If you have already installed Steam to "C:\Program Files", read the [http://wiki.nexusmods.com/index.php/Installing_Games_on_Windows_Vista%2B Installing Games on Windows Vista+] article which has a link to the official Steam guide to moving already installed Steam games.  (Yes, you will need to "re-install" them so the Windows registry entries are correct, but you can still use your "saved game files".) As painful as this may sound, this one step will solve most "strange" problems not related to a mod conflict, and you will no longer need to run your games as an administrator.  It is never easier to do than now, and you don't need to move all your Steam games at once.

Revision as of 06:41, 16 June 2016

Overview

If you are new to using "mods" with games on the PC, or just want some tips on how to quickly get using mods with "Fallout New Vegas" (or FNV as it is known) with the least amount of hassle, this is the place to start. This article broadly covers things you should know, and points you to more in-depth articles on particular subjects.

Terminology

A "mod" is a package (archive) of related files that make some change to the vanilla game (as delivered by the publisher). Within a "mod" package are a number of "asset files" which add to or replace the existing vanilla assets (meshes, textures, sounds, animations, XML files, etc.), and one or more "plugin files" that tell the game about the existence and use of the new assets and where they are placed in the game. The "plugin" files are the only ones that appear in the "load order", which determines the sequence in which the game engine loads them into the game from the "top" (lowest numbered) to the "bottom" (highest numbered) position in the sequence. "Plugin" files have one of two possible file extensions: ESM and ESP. There is generally only one ESM file, but there may be any number of ESP files (including none). The ESM files are loaded first, and are considered "masters" to the ESP files that depend upon them. You should find all of your ESM files at the top of your "load order".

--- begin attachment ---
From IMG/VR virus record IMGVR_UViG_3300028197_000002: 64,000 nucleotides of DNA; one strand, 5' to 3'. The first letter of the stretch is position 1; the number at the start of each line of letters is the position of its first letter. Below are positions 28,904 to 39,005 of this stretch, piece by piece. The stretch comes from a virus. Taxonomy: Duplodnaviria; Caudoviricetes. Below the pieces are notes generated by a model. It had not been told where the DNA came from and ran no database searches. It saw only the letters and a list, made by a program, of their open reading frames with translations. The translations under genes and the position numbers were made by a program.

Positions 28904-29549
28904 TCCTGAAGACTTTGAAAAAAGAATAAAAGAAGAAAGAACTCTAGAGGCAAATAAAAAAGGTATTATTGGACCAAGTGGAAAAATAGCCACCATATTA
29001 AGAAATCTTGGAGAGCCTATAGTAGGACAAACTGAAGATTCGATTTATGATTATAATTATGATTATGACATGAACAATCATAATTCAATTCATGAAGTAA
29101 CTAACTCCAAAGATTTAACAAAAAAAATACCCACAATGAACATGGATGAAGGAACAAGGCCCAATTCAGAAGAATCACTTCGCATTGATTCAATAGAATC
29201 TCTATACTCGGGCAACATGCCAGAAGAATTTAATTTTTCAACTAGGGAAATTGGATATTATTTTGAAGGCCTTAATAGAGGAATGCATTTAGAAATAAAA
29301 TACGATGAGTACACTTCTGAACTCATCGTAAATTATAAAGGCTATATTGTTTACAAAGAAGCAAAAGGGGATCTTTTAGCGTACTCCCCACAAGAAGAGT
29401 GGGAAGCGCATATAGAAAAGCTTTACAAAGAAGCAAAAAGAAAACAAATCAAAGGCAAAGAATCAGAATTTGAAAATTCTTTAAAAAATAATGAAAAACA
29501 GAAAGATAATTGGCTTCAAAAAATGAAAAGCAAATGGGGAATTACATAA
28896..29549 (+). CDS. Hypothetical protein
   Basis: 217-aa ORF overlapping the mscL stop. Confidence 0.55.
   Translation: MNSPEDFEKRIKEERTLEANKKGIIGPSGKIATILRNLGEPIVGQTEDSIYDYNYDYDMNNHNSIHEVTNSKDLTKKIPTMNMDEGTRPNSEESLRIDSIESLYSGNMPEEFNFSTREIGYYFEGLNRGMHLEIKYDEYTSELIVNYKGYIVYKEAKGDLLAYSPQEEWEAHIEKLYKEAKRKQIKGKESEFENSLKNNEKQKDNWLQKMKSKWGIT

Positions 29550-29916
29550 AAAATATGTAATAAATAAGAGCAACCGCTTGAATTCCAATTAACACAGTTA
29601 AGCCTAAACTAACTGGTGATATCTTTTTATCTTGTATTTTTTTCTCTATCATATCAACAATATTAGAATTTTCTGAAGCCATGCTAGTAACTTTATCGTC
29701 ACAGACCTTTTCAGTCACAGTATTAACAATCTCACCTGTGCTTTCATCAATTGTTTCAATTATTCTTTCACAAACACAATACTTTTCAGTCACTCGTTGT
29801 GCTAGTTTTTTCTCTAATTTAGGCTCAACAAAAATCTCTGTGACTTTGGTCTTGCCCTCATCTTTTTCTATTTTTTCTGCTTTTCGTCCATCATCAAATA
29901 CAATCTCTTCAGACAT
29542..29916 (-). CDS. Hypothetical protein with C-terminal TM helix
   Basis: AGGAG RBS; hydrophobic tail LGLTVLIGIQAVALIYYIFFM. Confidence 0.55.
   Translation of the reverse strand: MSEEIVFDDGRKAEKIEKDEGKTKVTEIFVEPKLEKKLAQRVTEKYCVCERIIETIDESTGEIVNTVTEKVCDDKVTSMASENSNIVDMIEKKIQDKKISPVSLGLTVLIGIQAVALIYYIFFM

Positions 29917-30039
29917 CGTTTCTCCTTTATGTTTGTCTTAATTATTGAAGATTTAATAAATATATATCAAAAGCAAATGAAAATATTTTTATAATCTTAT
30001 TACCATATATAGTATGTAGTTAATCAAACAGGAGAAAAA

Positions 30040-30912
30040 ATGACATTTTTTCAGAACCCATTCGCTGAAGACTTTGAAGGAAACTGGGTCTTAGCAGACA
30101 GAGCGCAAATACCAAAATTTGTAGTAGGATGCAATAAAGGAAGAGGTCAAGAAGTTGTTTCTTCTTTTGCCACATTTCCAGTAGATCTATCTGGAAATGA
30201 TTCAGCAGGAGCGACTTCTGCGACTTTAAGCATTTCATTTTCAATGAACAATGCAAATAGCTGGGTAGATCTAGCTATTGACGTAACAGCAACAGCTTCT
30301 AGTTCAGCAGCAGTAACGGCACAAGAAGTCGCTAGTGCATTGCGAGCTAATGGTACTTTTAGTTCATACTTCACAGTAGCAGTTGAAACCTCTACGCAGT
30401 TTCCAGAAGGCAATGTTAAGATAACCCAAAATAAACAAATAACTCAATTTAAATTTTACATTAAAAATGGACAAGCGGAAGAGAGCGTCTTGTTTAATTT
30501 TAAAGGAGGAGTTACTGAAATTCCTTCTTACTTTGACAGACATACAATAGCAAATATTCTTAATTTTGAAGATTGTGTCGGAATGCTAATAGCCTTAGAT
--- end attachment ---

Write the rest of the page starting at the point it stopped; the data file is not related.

"Modding" refers to both the process of playing the game with mods installed, and to creating such mods. More properly we should distinguish between "mod users" and "mod creators", but most people rely upon the context in which the term is used rather than explicitly stating which is meant.

"Post Processing" is used in the video and film industry to improve the quality of images once they have been processed. In real-time 3D games, they are applied to the rendered effects to supplement the game engine.

According to Wikipedia:

Instead of rendering 3D objects directly to the display, the scene is first rendered to a buffer in the memory of the video card. Pixel shaders and optionally Vertex shaders are then used to apply post-processing filters to the image buffer before displaying it to the screen. Some post-processing effects also require multiple-passes, gamma inputs, vertex manpulation and depth buffer access. Post-processing allows effects to be used that require awareness of the entire image (since normally each 3D object is rendered in isolation).

There is a whole host of effects that can be produced. See the sub-topic Post processing shaders if this interests you.

First Timer Advice

There is an excellent set of advice for those new to modding "Fallout: New Vegas" (FNV) Fallout New Vegas Beginners Guide to modding thread ("sticky" at the top) which covers the essential tools you will need, such as LOOT for sorting your "load order". In general, make sure all your ESM files are loaded first, with the game ESM (FalloutNV.ESM) as the very first file and those of the DLC next in the order they were released:

  • FalloutNV.ESM
  • DeadMoney
  • HonestHearts
  • OldWorldBlues
  • LonesomeRoad
  • GunRunnersArsenal

and then the "pre-order packs":

  • ClassicPack
  • MercenaryPack
  • TribalPack
  • CaravanPack

Mod's EMS should follow.